the condors - from afar they looked tiny, bathing under the small rivulets of water. It was a shame that we had no binoculars but, with the photographer's camera's zoom lens, we were able to have a closer look at the condor. We sat on the edge of the precipice hoping to
get a closer look. The guide told us that it wasn't the right moment as the thermal air currents necessary for the birds' flight are at their best in the mornings and in the late afternoon.
Finally the gentle flight of a condor lifted our spirits as one approached on a reconnaissance flight. As it flew overhead we had a clear view of its 2-metre wingspan. Its shadow covered the blue sky and I felt
terrified for an instant, but the shadow only lasted a couple of seconds and disappeared behind the rocks. We were dumbfounded and waited in vain for a repeat performance. Our prayers remained unanswered. The moral of the story is: If you want to see them in action you will have to take the trouble to get up at dawn and reach their domain
early. Or else wait until the evening, which we could not afford to do. Perhaps next time.
San Javier and Yacanto
Down in the valley you can see the autumnal reflections of the silver poplars. It was late in the afternoon when we took Route 14, which leads to the border of the Province. San Javier and Yacanto lie in
the valley below the 2.800 m Champaquí mountain, the highest in Córdoba.
We took a detour to see the La Viña Dam that supplies electricity to the whole of this region. The blue lake and cement wall form a reservoir with the waters of the Los Sauces river and its tributaries.
The dam is the highest in Latin America, 102 m above the valley floor. Many tourists who enjoy water sports and fishing visit the dam.
When we continued on our way we had covered less than a kilometre when Federico asked us to stop. The sight of an eagle in a high cage had caught his eye. We all got out to see. Before us was what seemed
to be a modest roadside eatery but when we entered we found that it was also a regional zoo. Otters, hares, snakes, a vizcacha, a ñandu, a wild boar and even a red fox were all caged there. A year old puma
growled at Federico's camera.
The owner of this collection is Don Eduardo who has, since he was a child, adopted and studied all types of animals. After 20 years of living in this "his own piece of heaven" as he calls it, he has created his own wildlife sanctuary. We shared a drink with Eduardo
and his wife while he listed all the different items on the menu, including his homemade wine.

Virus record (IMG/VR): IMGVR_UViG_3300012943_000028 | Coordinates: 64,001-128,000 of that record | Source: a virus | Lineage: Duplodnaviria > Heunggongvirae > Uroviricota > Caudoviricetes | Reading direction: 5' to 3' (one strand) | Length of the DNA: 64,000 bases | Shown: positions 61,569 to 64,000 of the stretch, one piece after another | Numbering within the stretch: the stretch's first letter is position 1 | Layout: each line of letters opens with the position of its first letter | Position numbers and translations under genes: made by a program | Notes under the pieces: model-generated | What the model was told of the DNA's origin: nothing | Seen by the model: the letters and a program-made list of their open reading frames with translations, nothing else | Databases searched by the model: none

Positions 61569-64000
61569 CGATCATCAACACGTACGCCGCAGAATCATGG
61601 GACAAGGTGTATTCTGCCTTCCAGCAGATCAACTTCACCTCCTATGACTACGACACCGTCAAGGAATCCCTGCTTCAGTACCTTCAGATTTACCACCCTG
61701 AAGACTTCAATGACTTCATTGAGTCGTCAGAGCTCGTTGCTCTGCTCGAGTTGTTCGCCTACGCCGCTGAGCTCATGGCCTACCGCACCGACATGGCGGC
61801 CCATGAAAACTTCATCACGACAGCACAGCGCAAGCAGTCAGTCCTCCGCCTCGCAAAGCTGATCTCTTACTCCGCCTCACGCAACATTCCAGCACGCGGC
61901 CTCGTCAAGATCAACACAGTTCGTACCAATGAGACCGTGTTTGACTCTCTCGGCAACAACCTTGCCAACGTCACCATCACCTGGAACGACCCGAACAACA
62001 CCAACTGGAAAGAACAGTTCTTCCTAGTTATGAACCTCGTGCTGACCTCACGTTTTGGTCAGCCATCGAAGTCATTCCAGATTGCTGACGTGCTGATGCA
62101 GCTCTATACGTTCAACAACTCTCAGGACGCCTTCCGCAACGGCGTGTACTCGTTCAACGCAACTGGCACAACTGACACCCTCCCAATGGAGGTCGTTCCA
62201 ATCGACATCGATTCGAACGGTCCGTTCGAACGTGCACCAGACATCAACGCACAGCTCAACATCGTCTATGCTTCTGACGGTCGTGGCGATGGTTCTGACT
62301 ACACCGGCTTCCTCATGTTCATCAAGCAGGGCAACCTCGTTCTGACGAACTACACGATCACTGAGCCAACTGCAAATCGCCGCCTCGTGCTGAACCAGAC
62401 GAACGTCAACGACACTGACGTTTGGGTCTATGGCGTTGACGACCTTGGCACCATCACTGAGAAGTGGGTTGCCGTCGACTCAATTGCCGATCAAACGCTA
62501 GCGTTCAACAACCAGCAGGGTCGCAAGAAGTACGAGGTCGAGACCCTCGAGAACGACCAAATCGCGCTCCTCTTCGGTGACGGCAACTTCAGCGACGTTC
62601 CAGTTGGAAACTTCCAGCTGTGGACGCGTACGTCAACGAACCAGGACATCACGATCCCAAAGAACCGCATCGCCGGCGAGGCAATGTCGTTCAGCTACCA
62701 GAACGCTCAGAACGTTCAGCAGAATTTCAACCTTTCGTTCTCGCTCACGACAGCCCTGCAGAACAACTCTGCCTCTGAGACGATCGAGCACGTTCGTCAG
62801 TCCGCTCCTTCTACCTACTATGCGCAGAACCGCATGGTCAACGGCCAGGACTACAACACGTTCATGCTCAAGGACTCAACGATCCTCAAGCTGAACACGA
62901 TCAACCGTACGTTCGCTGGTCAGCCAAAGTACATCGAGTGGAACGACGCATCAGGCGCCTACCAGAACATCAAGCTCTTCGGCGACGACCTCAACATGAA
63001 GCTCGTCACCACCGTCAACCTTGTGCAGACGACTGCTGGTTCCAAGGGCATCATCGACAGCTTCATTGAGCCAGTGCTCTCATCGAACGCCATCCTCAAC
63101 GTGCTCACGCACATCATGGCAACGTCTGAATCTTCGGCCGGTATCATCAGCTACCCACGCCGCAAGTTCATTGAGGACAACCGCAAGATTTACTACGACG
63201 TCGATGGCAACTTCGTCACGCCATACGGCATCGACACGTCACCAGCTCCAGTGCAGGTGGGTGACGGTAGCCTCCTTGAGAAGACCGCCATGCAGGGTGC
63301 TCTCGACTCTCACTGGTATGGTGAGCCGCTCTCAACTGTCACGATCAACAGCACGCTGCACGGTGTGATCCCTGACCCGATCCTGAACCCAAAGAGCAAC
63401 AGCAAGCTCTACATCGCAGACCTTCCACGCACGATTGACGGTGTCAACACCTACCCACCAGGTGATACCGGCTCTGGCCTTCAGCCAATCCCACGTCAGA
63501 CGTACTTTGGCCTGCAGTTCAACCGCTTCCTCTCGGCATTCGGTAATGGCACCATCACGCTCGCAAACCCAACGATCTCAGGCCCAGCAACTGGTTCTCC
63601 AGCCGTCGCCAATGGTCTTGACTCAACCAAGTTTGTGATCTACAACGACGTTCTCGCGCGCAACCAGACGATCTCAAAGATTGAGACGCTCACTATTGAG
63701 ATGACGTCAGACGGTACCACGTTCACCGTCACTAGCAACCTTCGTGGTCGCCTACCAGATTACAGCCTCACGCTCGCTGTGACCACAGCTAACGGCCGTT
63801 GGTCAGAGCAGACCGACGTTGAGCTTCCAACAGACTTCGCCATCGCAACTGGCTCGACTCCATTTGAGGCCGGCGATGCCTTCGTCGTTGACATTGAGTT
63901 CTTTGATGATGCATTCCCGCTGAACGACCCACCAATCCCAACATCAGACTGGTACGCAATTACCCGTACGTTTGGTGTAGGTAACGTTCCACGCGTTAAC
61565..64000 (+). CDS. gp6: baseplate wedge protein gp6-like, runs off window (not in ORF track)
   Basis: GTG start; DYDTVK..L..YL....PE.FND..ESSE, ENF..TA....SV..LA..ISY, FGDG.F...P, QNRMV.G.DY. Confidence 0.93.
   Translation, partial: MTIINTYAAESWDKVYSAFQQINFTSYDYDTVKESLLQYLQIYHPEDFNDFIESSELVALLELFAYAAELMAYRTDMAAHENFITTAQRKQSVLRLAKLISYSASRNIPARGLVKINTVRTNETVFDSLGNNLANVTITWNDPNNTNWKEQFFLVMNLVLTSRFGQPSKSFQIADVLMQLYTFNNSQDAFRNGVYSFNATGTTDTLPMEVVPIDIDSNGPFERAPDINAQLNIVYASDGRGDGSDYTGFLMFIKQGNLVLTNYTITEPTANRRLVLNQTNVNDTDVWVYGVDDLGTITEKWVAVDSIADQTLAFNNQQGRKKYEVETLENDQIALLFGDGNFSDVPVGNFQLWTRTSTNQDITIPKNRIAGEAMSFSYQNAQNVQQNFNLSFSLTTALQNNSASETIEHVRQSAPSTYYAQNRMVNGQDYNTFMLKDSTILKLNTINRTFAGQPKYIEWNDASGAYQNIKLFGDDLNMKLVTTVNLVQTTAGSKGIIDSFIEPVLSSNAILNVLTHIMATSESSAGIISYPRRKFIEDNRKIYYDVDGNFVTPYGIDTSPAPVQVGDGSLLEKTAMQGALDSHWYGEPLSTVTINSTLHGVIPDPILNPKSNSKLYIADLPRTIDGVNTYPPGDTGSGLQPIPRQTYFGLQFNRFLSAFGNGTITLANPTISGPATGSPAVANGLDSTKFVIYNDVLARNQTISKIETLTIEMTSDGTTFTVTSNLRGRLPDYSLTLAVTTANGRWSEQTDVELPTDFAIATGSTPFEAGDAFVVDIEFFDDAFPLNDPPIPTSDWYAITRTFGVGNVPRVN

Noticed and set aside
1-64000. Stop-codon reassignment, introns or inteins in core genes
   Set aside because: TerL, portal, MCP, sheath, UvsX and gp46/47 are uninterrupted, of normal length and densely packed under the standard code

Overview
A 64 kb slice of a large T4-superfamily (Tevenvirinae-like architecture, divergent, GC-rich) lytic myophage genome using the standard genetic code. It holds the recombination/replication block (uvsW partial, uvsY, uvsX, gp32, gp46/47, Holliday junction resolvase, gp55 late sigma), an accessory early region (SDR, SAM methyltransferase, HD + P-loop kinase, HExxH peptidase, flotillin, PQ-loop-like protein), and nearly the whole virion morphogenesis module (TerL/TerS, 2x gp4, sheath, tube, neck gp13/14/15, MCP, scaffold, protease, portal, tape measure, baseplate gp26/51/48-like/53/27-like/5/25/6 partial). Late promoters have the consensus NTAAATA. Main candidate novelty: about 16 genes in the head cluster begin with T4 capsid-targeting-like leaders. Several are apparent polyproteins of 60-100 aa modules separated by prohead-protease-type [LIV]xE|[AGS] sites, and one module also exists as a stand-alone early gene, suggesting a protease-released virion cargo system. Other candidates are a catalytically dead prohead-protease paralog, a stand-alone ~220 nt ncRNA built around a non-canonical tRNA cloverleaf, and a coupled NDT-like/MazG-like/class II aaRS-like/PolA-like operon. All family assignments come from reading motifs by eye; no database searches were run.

With the last rays of sunlight we spotted a sign which read "Villa de Las Rosas - Non-Nuclear Zone". This pleasant group of houses surrounded by luxuriant vegetation used to be the tobacco centre for the Province and is presently a hideaway for those who dream of a peaceful and uncontaminated world, a common factor of the residents of the Traslasierra
We arrived at the Yacanto Hotel at night, both tired and hungry. After a hearty meal we climbed the carved wooden stairway which leads to the bedrooms. The enormous rooms are furnished with brass beds and enamelled Victorian baths. Through the windows came the intense fragrance of lavender.
The Hotel dates back to the 1920s when the English were building the railway, which then reached Villa Dolores. The Hotel was originally built for the company's senior staff. In 1932 a golf course was opened right beside the hotel, which, after changing hands several times, was taken over in 1966, by the Madero family.
The original style of the Hotel remains intact and receives its guests in a nostalgic atmosphere where everything is well maintained and looked after. There is a spring water pool, flowerbeds and terraces
overlooked by beautiful trees and birds. There is also a tennis court and of course the 9hole golf course. Every summer, in February, the Yacanto Cup is played. This is a classic 54-hole medal-play tournament that lasts three days.
We set out to explore San Javier, a quiet town proud of its old customs. The countrymen meet at the barn with their horses tied to the hitching rail, the original style of the house remains intact as do the dirt
roads and the church in the main square. This town has been chosen by different artists who settled here a few years ago. José Cozzani is one of the most reputed goldsmiths in the area as well as Elio
Marocchi, who makes beautiful objects out of silver and alpaca.
In La Casa de Juana, a colourful shop on the way to Champaquí, Elsi Torres makes and sells regional cakes and sweets. A few steps down from this shop lies the Olivos shopping centre with its unique yellow warehouse with walls festooned with creepers, where they sell all types of handicrafts made in this region.
On our last day we decided to go on a horseride to the Sierras Grandes. Every now and then we encountered a "paisano" riding a mule. Some of their wives make "empanadas" and "locros" and deliver them to the
bungalows in the vicinity. We crossed streams lined with varieties of indigenous trees. It only took us a couple of hours to reach the top from where we could admire the valley and the town below. Beyond the thick pine forest of the Quebrada del Tigre stood a prominent white church. Our aim was to continue to where the shepherds were working, to share with them some bread and cheese. However night had
fallen and we had no alternative but to return.